4. J. Levine, Cool red. Philosophical Psychology 4, 1991: pp. 27-40
5. S. Shoemaker, The inverted spectrum. Journal of Philosophy 79, 1982: pp. 357-81
6. M. Schlick, Positivism and Realism, Erkenntnis 3, 1932
7. B. Gert, Imagination and verifiability. Philosophical Studies 16, 1965: pp. 44-47
8. W. G. Lycan, Inverted spectrum. Ratio 15, 1973: pp. 315-19
9. L. Wittgenstein, Notes for lectures on "private experience" and "sense data". Philosophical Review 77, 1968

Cha I
D. Chalmers
The Conscious Mind Oxford New York 1996

Cha II
D. Chalmers
Constructing the World Oxford 2014

Laws Barrow I 54f
Laws / Natural Laws / Barrow: there is no system of mechanical rules or laws that can be verified other than statistically. - There are always uncertainties, which can be reduced only by repetition - I 55 a statistical law can never be falsified because the result of observations in the future may always be different.
I 186
Universal Law / Laws / Theory of everything/TOE/Great Unifying theory/ GUT / Universality / Eugene Wigner: if the universal law of nature should be discovered, invariance principles would only be mathematical transformations that leave the law invariant - I 187 Relativity / Barrow: when we say that the natural laws match that does not mean that different observers will measure the same quantities.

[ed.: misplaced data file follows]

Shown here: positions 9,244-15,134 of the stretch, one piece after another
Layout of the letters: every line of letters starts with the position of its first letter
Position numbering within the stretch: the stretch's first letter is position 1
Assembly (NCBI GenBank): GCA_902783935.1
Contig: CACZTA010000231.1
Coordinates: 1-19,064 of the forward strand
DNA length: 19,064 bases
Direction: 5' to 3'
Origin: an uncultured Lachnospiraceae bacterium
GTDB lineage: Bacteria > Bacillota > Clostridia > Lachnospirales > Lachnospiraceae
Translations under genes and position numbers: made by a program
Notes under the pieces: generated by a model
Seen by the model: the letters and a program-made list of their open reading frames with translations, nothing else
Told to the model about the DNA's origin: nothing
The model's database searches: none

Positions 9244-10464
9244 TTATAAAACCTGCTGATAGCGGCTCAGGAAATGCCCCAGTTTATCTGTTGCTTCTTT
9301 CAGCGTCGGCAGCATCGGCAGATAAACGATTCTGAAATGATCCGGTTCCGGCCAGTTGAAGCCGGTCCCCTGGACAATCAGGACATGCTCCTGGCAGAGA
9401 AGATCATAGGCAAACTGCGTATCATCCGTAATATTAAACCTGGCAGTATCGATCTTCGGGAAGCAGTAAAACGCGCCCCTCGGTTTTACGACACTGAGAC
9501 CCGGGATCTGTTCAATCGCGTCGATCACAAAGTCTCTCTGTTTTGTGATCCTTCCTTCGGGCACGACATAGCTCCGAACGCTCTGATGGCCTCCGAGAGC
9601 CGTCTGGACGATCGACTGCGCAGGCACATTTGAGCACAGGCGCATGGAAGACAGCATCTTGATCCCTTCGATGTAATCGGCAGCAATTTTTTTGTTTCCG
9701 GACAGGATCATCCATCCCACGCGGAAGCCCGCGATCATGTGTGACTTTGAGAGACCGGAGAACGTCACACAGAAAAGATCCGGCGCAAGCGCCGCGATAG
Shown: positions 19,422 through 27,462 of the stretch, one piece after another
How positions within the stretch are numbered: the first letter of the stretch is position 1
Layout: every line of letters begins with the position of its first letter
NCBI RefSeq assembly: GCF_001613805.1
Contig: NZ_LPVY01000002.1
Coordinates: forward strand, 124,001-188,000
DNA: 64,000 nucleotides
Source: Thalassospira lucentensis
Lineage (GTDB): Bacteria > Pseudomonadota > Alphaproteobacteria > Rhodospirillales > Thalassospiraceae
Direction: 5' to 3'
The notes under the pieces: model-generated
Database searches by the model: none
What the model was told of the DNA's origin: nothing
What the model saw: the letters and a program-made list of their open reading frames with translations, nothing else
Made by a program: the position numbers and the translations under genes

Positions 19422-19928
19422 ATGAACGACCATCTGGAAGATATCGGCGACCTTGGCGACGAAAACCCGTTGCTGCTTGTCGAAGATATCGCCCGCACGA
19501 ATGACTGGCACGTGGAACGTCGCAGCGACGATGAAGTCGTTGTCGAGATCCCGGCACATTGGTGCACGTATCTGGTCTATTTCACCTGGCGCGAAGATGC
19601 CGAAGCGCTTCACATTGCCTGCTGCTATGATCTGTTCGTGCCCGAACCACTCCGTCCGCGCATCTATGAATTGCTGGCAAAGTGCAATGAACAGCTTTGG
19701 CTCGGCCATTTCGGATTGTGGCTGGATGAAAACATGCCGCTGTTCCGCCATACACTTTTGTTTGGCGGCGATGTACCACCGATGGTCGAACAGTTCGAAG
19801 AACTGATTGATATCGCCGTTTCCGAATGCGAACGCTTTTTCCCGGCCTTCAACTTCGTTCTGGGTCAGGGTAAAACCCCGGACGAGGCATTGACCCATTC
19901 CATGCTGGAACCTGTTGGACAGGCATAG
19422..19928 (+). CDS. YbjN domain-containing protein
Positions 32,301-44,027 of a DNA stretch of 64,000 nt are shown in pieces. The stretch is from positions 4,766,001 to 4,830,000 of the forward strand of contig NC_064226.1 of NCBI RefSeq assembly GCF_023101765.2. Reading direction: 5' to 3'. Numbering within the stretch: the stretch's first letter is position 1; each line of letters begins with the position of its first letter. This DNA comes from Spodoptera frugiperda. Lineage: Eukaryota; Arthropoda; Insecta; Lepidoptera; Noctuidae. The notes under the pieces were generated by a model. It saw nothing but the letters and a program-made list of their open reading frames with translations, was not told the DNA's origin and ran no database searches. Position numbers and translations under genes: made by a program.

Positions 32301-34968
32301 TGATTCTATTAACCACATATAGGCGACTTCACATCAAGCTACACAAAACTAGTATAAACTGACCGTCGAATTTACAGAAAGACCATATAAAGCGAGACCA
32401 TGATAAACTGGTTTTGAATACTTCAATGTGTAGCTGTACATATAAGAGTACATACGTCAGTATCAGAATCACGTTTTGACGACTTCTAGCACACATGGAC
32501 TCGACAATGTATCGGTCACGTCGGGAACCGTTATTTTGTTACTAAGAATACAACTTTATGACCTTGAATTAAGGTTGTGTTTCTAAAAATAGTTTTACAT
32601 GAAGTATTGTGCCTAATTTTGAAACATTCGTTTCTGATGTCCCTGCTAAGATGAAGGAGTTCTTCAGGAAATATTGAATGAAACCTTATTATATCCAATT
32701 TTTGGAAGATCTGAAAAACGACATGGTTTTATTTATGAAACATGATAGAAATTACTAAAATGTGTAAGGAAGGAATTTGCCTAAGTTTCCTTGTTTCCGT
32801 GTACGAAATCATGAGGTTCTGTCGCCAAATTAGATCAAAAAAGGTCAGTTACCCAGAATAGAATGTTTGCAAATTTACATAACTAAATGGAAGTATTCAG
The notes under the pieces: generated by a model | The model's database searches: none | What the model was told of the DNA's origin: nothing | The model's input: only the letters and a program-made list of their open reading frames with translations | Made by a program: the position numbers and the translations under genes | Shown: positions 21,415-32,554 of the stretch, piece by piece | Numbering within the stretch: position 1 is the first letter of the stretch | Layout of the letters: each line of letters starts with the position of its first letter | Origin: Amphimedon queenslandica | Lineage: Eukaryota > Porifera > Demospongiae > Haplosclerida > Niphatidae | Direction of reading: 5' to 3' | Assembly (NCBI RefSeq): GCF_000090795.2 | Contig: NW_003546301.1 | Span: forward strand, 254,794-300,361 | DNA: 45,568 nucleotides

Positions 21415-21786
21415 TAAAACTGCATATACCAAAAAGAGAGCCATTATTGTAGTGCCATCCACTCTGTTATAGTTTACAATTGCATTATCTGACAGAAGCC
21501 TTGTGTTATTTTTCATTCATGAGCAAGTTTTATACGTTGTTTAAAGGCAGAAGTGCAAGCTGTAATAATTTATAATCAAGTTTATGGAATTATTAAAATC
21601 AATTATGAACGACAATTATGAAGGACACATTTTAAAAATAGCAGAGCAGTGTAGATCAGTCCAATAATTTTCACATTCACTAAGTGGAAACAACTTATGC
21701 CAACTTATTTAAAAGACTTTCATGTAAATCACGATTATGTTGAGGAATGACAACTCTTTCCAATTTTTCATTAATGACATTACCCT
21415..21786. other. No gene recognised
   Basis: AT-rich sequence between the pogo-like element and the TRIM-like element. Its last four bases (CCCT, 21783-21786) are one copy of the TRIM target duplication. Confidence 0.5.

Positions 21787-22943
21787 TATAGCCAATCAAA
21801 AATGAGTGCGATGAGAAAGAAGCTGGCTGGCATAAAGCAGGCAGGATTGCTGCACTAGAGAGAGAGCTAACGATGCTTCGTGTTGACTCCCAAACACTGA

John D. Barrow
Warum die Welt mathematisch ist Frankfurt/M. 1996

John D. Barrow
The World Within the World, Oxford/New York 1988
German Edition:
Die Natur der Natur: Wissen an den Grenzen von Raum und Zeit Heidelberg 1993

John D. Barrow
Impossibility. The Limits of Science and the Science of Limits, Oxford/New York 1998
German Edition:
Die Entdeckung des Unmöglichen. Forschung an den Grenzen des Wissens Heidelberg 2001

Laws, fundamental Chalmers I 275
Fundamental Law/Laws/Chalmers: according to the arguments in connection with the missing, dancing and inverted Qualia, it is a law that certain functional organizations F, F will be accompanied by a certain kind of conscious experience. We can expect it to be a result of simple yet fundamental psychophysical laws. Until then, our principle of functional invariance (invariance principle, the thesis that two systems with unchanged functional structure will have the same conscious experience when one of the systems has it) serves as a guide for an ultimately valid theory.
I 276
Psychophysical Law/Chalmers: Problem: Our principles (two coherence principles (a) psychological/physical, b) structural) and the invariance principle) are too indeterminate with regard to the psychophysical link between the organization of a system and consciousness.

Cha I
D. Chalmers
The Conscious Mind Oxford New York 1996

Cha II
D. Chalmers
Constructing the World Oxford 2014

Metaphors Lakoff Gärdenfors I 39